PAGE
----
6. Principle of Retention: An organization shall maintain its records and information for an appropriate time, taking into account its legal, regulatory, fiscal, operational, and historical requirements. As part of a retention program, an organization must develop a records retention schedule, which specifies what business records and information must be retained and for what length of time. Retention decisions are based on the information content and the organization’s legal, regulatory, fiscal, operational, and historical requirements for that content.
  7. Principle of Disposition: An organization shall provide secure and appropriate disposition for records and information that are no longer required to be maintained by applicable laws and the organization’s policies. At the completion of their retention period, an organization’s records and information must be designated for disposition. In many cases, the appropriate disposition will be destruction of the information, in which case the organization must ensure that it is transported securely and destroyed completely and irreversibly.
  8. Principle of Transparency: An organization’s business processes and activities, including its information governance program, shall be documented in an open and verifiable manner, and that documentation shall be available to all personnel and appropriate interested parties. Many parties have a legitimate interest in understanding the program activities and processes that govern an organization’s records and information. In addition to the organization itself, those parties include, but are not limited to, government authorities, auditors and investigators, litigants, and for some organizations, the general public. It should be evident, that it is in an organization’s best interest to ensure that:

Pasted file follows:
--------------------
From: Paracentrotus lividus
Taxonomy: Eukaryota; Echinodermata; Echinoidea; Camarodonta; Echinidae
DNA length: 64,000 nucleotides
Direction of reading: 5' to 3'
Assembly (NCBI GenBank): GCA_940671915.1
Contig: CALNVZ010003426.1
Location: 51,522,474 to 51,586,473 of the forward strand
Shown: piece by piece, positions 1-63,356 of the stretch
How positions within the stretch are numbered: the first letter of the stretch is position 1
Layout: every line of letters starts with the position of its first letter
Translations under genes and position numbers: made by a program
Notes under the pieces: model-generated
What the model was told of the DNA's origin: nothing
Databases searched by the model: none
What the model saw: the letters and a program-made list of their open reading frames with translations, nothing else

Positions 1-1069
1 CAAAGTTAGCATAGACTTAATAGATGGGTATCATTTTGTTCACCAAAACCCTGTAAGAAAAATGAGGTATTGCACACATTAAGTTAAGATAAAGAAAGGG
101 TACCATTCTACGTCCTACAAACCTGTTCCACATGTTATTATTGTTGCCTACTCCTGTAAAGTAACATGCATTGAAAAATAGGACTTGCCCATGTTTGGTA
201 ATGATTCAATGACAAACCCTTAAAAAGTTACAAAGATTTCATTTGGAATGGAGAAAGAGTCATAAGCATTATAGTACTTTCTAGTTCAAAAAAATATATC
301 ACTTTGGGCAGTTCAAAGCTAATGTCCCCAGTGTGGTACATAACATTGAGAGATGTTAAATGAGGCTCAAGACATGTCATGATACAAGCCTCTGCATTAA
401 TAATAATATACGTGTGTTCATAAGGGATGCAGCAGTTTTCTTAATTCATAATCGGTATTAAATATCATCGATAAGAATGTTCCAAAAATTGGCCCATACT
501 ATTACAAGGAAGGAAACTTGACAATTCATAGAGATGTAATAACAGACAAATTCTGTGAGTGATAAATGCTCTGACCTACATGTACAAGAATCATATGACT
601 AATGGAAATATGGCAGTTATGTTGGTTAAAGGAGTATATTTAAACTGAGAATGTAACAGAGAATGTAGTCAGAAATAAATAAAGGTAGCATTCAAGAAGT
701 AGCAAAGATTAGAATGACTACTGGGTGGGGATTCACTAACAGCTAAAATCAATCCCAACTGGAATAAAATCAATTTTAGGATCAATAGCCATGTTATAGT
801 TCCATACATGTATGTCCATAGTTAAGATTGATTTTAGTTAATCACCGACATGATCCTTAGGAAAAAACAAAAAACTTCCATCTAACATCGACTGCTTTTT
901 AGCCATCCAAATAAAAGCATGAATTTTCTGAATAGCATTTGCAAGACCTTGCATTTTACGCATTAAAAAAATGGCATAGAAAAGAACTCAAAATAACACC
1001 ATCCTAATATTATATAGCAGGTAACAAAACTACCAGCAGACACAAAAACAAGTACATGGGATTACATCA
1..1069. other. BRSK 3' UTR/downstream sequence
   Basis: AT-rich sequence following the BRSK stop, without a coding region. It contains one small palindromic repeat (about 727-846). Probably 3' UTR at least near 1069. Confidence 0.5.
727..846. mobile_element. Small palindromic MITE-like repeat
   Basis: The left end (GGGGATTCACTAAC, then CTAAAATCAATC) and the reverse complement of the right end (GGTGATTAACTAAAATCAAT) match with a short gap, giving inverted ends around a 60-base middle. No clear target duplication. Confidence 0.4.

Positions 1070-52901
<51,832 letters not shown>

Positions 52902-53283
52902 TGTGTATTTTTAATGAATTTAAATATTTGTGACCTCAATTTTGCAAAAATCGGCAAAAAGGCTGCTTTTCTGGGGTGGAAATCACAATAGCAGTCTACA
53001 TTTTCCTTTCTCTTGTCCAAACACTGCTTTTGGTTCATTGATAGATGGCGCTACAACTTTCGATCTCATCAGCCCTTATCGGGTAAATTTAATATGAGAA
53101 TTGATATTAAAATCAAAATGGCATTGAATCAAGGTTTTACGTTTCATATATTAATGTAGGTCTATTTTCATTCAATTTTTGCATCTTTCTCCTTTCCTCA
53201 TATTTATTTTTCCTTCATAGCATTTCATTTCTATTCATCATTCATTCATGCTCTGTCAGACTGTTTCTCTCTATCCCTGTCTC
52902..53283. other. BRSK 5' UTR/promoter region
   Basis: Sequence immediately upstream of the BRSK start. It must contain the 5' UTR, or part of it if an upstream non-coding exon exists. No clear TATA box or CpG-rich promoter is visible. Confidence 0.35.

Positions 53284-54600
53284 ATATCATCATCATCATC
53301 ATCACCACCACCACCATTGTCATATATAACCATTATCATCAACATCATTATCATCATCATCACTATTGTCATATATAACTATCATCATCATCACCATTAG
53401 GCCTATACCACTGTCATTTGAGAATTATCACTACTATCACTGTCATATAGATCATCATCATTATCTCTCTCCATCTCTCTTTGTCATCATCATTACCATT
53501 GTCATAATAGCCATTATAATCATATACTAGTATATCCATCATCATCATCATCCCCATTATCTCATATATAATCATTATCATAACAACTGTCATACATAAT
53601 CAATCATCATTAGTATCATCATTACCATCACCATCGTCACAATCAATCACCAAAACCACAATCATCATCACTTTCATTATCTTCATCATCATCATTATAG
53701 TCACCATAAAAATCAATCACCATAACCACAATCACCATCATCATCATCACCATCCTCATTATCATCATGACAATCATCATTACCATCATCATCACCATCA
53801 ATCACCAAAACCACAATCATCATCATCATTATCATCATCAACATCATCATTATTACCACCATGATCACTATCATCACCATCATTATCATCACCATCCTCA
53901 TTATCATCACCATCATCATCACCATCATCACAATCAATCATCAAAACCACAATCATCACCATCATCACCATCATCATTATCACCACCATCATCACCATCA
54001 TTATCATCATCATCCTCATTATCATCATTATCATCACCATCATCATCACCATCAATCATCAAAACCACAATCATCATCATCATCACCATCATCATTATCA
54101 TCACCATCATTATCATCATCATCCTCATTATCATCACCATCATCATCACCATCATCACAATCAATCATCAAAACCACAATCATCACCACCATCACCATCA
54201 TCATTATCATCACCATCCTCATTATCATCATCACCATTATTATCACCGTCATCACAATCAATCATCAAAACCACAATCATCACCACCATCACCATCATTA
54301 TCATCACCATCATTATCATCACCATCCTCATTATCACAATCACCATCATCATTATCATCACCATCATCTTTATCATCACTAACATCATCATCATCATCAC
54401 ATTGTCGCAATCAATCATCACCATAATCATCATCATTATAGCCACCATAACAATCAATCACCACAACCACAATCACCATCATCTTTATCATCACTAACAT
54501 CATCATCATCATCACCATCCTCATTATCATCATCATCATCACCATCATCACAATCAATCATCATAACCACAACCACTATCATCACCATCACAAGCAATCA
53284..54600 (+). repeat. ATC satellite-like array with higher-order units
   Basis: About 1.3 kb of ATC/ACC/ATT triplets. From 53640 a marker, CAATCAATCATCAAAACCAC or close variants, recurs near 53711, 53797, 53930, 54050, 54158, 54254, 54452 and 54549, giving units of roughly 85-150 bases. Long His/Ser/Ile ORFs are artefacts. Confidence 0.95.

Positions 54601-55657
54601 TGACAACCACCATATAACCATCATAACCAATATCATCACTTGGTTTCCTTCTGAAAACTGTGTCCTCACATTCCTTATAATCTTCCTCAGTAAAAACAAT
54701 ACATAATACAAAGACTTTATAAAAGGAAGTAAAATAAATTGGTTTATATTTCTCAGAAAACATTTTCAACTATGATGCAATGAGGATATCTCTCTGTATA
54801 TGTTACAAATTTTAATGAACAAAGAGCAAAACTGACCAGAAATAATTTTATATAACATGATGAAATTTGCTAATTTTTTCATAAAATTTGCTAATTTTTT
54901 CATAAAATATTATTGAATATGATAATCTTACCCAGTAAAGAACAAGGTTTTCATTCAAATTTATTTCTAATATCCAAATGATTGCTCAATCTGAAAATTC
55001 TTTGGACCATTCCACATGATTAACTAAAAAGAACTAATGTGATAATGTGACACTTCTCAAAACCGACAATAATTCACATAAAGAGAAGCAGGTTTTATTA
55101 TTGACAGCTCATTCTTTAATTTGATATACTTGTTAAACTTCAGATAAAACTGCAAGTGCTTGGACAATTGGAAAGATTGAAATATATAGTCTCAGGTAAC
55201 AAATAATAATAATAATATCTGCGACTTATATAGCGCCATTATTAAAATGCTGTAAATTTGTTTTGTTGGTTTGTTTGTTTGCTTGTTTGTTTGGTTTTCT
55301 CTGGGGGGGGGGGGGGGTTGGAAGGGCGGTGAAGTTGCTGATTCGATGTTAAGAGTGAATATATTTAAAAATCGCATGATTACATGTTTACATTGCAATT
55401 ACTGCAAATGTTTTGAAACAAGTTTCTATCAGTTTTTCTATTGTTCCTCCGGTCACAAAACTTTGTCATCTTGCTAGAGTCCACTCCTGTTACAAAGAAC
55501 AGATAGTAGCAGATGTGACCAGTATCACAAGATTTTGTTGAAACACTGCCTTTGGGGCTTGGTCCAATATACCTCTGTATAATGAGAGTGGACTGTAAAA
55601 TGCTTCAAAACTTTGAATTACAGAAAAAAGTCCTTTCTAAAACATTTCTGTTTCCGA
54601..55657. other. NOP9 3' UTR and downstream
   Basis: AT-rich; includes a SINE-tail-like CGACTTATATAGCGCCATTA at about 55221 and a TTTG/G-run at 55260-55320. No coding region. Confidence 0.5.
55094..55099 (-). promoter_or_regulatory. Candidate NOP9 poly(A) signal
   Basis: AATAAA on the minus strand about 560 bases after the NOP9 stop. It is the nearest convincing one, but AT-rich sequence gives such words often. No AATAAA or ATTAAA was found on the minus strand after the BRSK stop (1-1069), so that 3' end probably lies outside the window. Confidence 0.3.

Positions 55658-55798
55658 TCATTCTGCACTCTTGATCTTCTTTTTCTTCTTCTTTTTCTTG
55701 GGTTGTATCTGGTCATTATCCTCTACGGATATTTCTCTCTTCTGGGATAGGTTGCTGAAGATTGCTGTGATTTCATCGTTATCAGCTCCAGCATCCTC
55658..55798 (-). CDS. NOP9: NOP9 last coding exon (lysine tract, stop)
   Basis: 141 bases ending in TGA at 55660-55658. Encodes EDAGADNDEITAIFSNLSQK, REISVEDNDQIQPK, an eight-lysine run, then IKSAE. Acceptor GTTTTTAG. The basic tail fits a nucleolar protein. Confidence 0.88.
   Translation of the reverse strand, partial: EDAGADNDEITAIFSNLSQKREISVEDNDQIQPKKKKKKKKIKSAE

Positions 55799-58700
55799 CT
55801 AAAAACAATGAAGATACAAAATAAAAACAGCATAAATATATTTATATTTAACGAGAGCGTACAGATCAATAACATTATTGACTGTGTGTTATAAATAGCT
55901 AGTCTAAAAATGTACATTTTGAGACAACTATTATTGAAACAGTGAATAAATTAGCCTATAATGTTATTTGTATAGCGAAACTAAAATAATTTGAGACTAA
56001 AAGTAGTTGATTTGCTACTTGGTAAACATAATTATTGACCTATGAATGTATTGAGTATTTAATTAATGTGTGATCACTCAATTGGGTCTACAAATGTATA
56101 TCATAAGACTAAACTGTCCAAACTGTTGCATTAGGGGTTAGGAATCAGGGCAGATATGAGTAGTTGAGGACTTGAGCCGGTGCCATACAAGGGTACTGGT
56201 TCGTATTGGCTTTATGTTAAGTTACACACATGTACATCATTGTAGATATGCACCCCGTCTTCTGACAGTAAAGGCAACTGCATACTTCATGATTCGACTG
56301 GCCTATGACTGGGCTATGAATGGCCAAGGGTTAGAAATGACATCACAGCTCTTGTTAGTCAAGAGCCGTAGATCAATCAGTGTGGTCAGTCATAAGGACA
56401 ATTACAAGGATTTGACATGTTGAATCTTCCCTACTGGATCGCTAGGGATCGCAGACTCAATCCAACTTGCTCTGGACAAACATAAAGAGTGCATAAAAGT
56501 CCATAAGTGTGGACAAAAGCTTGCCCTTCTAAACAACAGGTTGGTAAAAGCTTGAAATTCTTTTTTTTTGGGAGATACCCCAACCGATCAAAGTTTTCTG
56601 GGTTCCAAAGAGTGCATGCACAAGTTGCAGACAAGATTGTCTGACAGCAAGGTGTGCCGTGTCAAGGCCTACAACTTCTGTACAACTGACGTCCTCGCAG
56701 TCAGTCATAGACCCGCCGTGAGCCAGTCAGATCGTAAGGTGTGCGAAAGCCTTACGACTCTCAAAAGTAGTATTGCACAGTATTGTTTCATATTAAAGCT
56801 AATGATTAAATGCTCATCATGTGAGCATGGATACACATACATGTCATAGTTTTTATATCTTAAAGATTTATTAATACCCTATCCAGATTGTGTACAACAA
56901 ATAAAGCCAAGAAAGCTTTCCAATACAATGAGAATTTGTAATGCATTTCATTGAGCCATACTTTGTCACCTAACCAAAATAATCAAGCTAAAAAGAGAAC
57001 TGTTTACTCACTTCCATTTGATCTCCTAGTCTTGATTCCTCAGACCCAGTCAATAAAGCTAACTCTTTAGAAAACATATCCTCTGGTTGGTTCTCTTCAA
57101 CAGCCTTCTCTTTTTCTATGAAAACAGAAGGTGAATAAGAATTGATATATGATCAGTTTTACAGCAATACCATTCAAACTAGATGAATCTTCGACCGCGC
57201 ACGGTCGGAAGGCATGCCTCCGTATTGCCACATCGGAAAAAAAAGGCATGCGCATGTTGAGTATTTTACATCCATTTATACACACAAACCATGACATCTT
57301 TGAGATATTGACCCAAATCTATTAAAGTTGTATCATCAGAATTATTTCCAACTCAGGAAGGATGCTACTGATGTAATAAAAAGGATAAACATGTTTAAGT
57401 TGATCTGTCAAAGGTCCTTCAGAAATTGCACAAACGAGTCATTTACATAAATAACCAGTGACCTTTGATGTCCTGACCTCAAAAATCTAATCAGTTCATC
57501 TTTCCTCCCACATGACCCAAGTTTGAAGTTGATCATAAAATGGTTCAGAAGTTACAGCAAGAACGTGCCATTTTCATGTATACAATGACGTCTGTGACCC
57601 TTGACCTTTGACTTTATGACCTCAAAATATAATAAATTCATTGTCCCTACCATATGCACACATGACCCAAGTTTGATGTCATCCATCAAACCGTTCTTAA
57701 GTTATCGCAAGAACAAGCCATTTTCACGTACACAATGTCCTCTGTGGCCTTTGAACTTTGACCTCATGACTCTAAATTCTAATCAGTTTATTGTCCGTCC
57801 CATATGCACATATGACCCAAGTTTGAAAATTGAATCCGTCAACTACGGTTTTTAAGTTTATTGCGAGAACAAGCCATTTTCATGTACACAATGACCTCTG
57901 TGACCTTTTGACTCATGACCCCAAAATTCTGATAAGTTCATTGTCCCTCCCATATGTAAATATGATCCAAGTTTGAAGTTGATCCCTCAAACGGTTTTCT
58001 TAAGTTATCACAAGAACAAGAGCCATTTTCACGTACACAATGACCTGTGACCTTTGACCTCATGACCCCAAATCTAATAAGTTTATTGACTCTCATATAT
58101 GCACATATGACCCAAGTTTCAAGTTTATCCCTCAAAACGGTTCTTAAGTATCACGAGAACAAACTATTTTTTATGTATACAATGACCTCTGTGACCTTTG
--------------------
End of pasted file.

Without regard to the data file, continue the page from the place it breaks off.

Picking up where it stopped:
• its activities are conducted in a lawful and appropriate manner,
  • records and information management systems accurately and completely record its activities,
  • any records and information management system is structured in a lawful and appropriate manner, and
  • records and information management program activities are also conducted in a lawful and appropriate manner.

By leveraging the Principles, organizations can create, maintain and fully commit to an information governance program that embodies processes and activities that are clearly apparent, understandable, and reasonably available to legitimately interested parties. 

It is the responsibility of today’s organizations to maintain complex and highly regulated records and information management protocols and these Principles facilitate such programs and even offer organizations a way to continually measure and improve their programs in each of these key principles and tenets.

About ARMA International and the Generally Accepted Recordkeeping Principles®
ARMA International ( is a not-for-profit professional association and the authority on information governance. Formed in 1955, ARMA International is the oldest and largest association for the information management profession with a current international membership of more than 10,000. It provides education, publications, and information on the efficient maintenance, retrieval, and preservation of vital information created in public and private organizations in all sectors of the economy. It also publishes Information Management magazine, and the Generally Accepted Recordkeeping Principles®. More information about the Principles can be found at